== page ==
New York, N.Y. – On a rainy morning on May 5th, Nicole Malliotakis, a Republican and sitting state Assembly member for Staten Island and a small part of Bay Ridge, announced her candidacy for mayor of the City of New York to a small crowd on the steps of City Hall.
Like most of the current crop of mayoral candidates, she criticized mayor Bill de Blasio for representing his own interests rather than the interests of New York City residents, playing on the mayor’s low approval rating and stating that he wants to use taxpayer money to “protect murderers and rapists from deportation.” Malliotakis criticized de Blasio’s support for New York’s remaining a sanctuary city and in a previous speech declared emphatically that no mayor should ever be allowed to destroy city-collected data, as de Blasio has said he will do with the information collected in connection with IDNYC, the mayor’s citywide ID program. Malliotakis is the first-generation daughter of immigrant parents from Cuba and Greece.
The Assemblywoman showed echoes of former mayor Rudolph Giuliani’s campaigns with a tough law and order stance, proposing a restarting of so-called “quality of life” arrests (i.e. public imbibing of alcohol, public intoxication, possession of small amounts of illicit psychoactive substances, etc.), stating that, as a woman, she is scared to walk alone at night because of the homeless and the mentally ill, citing their unpredictability. She displayed a strong stance on Riker’s Island stating that she would replace Corrections head Ponte with someone who will “show up for work.”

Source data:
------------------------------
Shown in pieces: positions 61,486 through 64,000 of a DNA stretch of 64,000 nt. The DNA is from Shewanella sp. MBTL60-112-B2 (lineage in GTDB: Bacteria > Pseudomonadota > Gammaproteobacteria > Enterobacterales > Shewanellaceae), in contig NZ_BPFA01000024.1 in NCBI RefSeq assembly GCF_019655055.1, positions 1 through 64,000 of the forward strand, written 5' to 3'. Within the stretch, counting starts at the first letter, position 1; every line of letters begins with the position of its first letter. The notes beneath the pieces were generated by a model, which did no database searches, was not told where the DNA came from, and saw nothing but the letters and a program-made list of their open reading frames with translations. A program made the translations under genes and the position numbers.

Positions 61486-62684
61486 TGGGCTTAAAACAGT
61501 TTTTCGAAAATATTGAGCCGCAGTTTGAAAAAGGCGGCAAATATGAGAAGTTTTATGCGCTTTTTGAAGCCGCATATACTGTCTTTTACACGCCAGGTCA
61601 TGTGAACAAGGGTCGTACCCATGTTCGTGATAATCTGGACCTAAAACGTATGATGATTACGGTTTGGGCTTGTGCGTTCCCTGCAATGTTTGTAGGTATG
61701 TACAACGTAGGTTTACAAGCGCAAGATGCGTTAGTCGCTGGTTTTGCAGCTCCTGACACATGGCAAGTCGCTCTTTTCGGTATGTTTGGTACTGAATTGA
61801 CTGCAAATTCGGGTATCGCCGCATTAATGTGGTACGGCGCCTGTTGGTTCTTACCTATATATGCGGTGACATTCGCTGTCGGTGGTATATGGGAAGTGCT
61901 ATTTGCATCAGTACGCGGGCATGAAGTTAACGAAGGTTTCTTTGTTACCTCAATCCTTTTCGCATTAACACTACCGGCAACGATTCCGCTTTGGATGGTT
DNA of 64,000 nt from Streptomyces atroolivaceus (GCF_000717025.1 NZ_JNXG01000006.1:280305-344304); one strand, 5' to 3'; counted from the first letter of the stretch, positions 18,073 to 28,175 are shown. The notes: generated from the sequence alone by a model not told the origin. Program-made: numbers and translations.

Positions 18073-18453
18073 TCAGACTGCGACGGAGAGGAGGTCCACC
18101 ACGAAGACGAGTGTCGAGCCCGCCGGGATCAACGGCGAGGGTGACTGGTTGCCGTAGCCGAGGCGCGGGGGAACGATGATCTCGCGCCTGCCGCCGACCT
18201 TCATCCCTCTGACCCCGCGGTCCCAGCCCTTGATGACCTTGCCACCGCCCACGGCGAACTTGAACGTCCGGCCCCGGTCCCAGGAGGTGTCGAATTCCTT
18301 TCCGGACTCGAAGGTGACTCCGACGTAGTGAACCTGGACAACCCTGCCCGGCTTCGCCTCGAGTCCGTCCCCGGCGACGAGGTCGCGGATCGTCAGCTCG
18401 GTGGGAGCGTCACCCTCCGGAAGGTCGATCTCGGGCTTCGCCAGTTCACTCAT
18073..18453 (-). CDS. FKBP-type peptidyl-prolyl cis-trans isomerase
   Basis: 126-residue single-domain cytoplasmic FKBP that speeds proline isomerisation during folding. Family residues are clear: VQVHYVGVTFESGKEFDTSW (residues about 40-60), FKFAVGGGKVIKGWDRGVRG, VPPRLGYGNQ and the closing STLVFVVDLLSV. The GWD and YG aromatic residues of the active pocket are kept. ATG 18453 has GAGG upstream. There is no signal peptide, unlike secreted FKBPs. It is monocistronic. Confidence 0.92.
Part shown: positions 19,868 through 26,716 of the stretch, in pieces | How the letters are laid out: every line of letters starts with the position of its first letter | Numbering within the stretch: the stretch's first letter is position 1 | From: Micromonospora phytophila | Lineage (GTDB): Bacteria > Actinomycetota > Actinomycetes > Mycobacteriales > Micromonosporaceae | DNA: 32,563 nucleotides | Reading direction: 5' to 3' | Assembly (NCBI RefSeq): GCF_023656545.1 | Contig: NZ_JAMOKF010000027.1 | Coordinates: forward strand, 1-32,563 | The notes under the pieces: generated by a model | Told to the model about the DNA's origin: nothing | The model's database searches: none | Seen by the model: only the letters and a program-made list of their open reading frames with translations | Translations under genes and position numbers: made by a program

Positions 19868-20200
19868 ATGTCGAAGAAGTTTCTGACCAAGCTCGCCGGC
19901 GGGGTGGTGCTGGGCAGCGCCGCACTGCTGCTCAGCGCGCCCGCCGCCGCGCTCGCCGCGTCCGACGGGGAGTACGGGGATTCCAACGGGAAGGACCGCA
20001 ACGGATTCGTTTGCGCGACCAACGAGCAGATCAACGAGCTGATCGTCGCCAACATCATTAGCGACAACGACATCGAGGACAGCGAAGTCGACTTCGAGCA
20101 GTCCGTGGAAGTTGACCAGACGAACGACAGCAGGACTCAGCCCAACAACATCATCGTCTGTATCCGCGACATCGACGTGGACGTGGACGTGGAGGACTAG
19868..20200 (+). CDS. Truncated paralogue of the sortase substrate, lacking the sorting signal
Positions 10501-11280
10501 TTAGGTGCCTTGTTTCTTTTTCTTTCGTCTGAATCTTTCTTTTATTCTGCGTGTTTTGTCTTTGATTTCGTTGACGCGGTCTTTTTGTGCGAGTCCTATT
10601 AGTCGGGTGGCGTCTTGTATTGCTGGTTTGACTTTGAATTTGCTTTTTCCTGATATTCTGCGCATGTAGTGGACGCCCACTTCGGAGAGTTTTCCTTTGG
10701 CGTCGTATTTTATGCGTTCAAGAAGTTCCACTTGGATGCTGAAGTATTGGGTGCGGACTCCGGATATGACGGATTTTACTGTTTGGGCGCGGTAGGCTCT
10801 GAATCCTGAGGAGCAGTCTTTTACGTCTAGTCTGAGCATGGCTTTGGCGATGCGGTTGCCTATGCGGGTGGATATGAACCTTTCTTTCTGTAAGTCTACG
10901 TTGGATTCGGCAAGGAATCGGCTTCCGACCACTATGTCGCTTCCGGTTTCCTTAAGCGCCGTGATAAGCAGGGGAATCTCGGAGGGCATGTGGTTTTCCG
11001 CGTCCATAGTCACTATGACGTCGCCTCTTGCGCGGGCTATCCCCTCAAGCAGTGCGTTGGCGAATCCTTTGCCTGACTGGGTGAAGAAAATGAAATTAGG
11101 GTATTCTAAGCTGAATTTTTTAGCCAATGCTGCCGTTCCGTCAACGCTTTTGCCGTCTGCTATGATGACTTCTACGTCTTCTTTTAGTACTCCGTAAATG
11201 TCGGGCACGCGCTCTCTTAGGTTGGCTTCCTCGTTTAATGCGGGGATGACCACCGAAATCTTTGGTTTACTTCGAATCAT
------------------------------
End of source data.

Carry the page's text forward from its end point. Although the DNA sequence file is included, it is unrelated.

In response to a question, a short discussion was had about how she refunded a donation given to her by activist and 2017 Women’s March co-chair Linda Sarsour claiming that she did not share Sarsour’s values and stating that it would be hypocritical to critique her publically while still keeping the donation.
When asked about carriage horses, Malliotakis did not seem to have a strong opinion stating that perhaps restricting them to within Central Park would be preferable to having them walk heavily trafficked city streets.
Malliotakis lambasted the Affordable Care Act but did not provide details on what she would have fixed or preferred. The conservative tone of her campaign rollout could be an indicator that the GOP Assemblywoman may not, as some had predicted, choose to run a more moderate, centrist campaign in an effort to gain traction in a city with a 6:1 Democratic registration advantage. Malliotakis has the Conservative Party endorsement and will run on their ballot line in November.
In a light moment, a reporter called her opponent Paul Massey “Melba Toast” and asked what type of bread she would use to describe the GOP contender. Malliotakis responded with a smile: “Toast with no butter and no jam.”